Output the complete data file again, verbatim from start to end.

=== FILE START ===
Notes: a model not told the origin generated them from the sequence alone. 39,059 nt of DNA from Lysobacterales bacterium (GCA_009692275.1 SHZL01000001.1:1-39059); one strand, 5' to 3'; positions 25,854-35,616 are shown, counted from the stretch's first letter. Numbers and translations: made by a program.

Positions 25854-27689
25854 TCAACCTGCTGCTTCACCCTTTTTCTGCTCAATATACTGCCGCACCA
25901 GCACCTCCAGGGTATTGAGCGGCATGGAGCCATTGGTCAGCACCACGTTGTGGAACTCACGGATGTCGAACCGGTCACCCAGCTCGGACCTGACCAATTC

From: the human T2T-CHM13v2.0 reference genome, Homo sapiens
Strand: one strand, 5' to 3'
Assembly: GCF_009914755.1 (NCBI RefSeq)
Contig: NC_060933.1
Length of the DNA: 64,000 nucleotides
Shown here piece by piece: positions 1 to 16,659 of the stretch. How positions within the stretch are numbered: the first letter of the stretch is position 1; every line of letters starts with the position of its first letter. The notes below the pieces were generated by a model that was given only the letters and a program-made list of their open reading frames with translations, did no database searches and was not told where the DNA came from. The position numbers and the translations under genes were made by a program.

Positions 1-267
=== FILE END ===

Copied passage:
Notes: a model not told the origin generated them from the sequence alone. 39,059 nt of DNA from Lysobacterales bacterium (GCA_009692275.1 SHZL01000001.1:1-39059); one strand, 5' to 3'; positions 25,854-35,616 are shown, counted from the stretch's first letter. Numbers and translations: made by a program.

Positions 25854-27689
25854 TCAACCTGCTGCTTCACCCTTTTTCTGCTCAATATACTGCCGCACCA
25901 GCACCTCCAGGGTATTGAGCGGCATGGAGCCATTGGTCAGCACCACGTTGTGGAACTCACGGATGTCGAACCGGTCACCCAGCTCGGACCTGACCAATTC

From: the human T2T-CHM13v2.0 reference genome, Homo sapiens
Strand: one strand, 5' to 3'
Assembly: GCF_009914755.1 (NCBI RefSeq)
Contig: NC_060933.1
Length of the DNA: 64,000 nucleotides
Shown here piece by piece: positions 1 to 16,659 of the stretch. How positions within the stretch are numbered: the first letter of the stretch is position 1; every line of letters starts with the position of its first letter. The notes below the pieces were generated by a model that was given only the letters and a program-made list of their open reading frames with translations, did no database searches and was not told where the DNA came from. The position numbers and the translations under genes were made by a program.

Positions 1-267